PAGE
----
Affordable Farmworker Housing: Impacts on the General Community

Erika Valencia

Download PDF

This project examines NIMBY opposition (Not In My Back Yard) to affordable farmworker housing with the aim of understanding how presuppositions surrounding such housing developments are constructed. My research focuses on Bello Rio (an affordable farmworker housing project in East Wenatchee) and the impacts it had on the surrounding community. In doing this I aimed to answer my main question: what are the benefits that result from affordable farmworker housing that the general community enjoys and how do you communicate these benefits to the community at large?

Methods: To answer my question I began by looking at previous research regarding the impacts of farmworker housing developments, focusing on the impacts on the lives of the tenants themselves but also on the few scholars who spoke of the impacts this type of housing has on the general community. Keeping these findings in mind, I sought out first hand information regarding my case study, Bello Rio, through interviews with affordable farmworker housing advocates, farmworker housing opponents, and farmworkers and their children. I also analyzed twenty-nine letters that were written in support and opposition of the Bello Rio development during the initial construction stages. To get a better understanding of the receiving community’s view regarding affordable farmworker housing, I also conducted a survey at the Chamber of Commerce in East Wenatchee, Washington.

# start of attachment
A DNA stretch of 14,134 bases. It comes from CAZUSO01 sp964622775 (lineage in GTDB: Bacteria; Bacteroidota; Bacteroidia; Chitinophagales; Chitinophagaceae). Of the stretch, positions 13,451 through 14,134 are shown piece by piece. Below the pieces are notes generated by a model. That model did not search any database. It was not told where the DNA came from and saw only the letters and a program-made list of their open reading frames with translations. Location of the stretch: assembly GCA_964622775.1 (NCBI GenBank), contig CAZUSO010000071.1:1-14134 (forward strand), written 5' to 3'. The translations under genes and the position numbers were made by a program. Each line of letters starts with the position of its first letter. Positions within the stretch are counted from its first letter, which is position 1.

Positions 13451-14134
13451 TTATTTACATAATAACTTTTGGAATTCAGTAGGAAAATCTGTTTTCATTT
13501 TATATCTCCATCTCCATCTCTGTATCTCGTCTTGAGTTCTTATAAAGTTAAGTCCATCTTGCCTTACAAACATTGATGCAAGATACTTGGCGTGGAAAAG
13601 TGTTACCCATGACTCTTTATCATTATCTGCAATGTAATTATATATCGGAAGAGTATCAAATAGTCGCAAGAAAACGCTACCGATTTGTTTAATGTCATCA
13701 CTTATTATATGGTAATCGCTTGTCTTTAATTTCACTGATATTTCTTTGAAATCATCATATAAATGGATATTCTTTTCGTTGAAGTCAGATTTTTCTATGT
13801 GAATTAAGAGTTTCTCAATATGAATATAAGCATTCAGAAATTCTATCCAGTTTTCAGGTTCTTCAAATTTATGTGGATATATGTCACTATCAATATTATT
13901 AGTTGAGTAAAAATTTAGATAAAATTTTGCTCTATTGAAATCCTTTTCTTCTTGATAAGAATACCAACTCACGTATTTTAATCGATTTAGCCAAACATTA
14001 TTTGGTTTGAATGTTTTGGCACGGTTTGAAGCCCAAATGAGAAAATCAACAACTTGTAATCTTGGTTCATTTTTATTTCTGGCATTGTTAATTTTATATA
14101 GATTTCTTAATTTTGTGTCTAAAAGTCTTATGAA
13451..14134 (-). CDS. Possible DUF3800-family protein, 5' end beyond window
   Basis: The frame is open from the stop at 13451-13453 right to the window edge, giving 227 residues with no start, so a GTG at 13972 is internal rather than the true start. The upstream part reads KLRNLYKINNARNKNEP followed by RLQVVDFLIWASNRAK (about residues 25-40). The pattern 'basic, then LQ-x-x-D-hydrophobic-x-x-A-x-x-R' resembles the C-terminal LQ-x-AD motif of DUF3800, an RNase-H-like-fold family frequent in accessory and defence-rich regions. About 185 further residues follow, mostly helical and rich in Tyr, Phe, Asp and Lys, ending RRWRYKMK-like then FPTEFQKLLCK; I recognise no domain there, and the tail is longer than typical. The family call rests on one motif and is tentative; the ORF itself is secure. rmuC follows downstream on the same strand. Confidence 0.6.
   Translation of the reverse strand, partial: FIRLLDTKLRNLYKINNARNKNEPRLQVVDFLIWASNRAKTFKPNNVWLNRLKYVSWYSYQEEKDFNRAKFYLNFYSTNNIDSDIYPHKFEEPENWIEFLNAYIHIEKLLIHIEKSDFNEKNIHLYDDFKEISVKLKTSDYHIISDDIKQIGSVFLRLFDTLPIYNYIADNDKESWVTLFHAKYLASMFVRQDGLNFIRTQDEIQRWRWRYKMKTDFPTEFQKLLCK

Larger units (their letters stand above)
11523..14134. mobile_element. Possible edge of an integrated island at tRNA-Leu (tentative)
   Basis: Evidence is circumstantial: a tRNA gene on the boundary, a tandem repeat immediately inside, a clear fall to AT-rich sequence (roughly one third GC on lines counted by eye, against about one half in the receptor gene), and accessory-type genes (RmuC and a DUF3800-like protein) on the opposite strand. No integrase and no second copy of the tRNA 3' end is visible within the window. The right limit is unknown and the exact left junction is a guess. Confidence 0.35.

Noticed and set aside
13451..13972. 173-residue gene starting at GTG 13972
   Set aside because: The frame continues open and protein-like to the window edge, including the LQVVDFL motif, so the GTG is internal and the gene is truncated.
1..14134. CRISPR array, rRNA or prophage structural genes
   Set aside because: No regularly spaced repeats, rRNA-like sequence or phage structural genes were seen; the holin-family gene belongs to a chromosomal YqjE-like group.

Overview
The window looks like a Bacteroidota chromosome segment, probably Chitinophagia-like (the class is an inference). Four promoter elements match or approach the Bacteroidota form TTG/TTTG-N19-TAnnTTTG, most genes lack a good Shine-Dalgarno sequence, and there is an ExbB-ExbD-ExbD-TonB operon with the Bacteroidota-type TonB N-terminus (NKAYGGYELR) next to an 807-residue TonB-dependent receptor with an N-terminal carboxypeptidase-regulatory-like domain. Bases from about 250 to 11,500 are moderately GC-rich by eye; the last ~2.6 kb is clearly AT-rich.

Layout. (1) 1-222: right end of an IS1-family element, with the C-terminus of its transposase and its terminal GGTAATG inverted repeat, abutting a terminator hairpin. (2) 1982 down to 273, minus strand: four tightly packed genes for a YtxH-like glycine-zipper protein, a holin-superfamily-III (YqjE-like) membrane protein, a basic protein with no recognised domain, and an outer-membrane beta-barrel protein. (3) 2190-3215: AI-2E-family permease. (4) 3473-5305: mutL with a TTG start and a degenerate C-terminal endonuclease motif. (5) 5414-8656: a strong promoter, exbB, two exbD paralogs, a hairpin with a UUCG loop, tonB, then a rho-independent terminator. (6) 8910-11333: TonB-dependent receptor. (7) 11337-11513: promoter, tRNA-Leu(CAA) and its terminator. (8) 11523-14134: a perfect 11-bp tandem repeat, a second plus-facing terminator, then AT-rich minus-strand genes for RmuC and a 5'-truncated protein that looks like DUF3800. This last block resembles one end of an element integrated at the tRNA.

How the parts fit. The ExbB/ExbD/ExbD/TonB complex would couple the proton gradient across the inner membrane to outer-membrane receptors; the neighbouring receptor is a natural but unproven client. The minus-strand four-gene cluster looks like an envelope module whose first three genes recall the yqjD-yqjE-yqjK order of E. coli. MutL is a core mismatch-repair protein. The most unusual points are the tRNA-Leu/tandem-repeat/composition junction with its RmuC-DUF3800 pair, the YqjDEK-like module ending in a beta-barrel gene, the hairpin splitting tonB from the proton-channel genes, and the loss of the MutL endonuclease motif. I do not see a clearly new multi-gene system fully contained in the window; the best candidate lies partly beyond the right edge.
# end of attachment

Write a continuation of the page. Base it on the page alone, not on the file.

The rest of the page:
Findings: Contrary to common presuppositions, I found that affordable housing for farmworkers brings many benefits to the community at large, not just the farmworkers. However, these benefits are not being communicated and the common negative presumptions around affordable farmworker housing continue to reproduce. According to my findings, if housing advocates actively communicated these benefits, the community at large would be less hostile and more supportive of these developments, making it easier to meet the farmworker housing need in the state of Washington of 39,401 units.

Recommendations: Getting the neighboring community involved at the beginning stages is highly recommended. Doing this will give the neighbors a chance to get involved and have a say on what is going on around them instead of feeling like a farmworker housing developments is simply being imposed in that area. This involvement at an early state will in turn keep all channels open for dialogue creating the perfect opportunity to communicate the benefits of farmworker housing and gain support from the wider community.

Community Partners: Rosalinda Mendoza and Brien Thane. Both work for the Washington State Farmworker Housing Trust in Seattle.

Twitter Digg Delicious Stumbleupon Technorati Facebook Email

Comments are closed.